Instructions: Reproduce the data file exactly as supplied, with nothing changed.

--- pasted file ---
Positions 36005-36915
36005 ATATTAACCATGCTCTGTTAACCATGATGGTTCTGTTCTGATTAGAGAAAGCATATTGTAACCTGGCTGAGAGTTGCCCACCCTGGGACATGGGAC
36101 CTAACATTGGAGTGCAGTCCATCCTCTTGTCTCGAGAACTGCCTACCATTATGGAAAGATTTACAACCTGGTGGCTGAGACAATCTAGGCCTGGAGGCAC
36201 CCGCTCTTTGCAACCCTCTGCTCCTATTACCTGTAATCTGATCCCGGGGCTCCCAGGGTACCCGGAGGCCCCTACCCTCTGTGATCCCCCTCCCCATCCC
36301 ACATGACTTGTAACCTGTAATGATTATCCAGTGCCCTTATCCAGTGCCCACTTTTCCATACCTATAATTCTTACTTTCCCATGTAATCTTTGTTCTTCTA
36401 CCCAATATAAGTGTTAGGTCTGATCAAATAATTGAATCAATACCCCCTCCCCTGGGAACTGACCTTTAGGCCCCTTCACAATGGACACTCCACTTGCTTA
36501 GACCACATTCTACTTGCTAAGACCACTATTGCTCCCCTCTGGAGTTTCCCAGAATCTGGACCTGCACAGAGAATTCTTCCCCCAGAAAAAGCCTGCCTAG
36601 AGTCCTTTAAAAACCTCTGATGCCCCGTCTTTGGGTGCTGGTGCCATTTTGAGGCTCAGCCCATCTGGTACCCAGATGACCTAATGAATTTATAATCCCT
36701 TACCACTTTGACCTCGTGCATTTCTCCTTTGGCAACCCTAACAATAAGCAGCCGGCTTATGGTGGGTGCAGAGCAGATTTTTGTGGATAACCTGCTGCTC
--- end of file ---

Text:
Positions 36005-36915
36005 ATATTAACCATGCTCTGTTAACCATGATGGTTCTGTTCTGATTAGAGAAAGCATATTGTAACCTGGCTGAGAGTTGCCCACCCTGGGACATGGGAC
36101 CTAACATTGGAGTGCAGTCCATCCTCTTGTCTCGAGAACTGCCTACCATTATGGAAAGATTTACAACCTGGTGGCTGAGACAATCTAGGCCTGGAGGCAC
36201 CCGCTCTTTGCAACCCTCTGCTCCTATTACCTGTAATCTGATCCCGGGGCTCCCAGGGTACCCGGAGGCCCCTACCCTCTGTGATCCCCCTCCCCATCCC
36301 ACATGACTTGTAACCTGTAATGATTATCCAGTGCCCTTATCCAGTGCCCACTTTTCCATACCTATAATTCTTACTTTCCCATGTAATCTTTGTTCTTCTA
36401 CCCAATATAAGTGTTAGGTCTGATCAAATAATTGAATCAATACCCCCTCCCCTGGGAACTGACCTTTAGGCCCCTTCACAATGGACACTCCACTTGCTTA
36501 GACCACATTCTACTTGCTAAGACCACTATTGCTCCCCTCTGGAGTTTCCCAGAATCTGGACCTGCACAGAGAATTCTTCCCCCAGAAAAAGCCTGCCTAG
36601 AGTCCTTTAAAAACCTCTGATGCCCCGTCTTTGGGTGCTGGTGCCATTTTGAGGCTCAGCCCATCTGGTACCCAGATGACCTAATGAATTTATAATCCCT
36701 TACCACTTTGACCTCGTGCATTTCTCCTTTGGCAACCCTAACAATAAGCAGCCGGCTTATGGTGGGTGCAGAGCAGATTTTTGTGGATAACCTGCTGCTC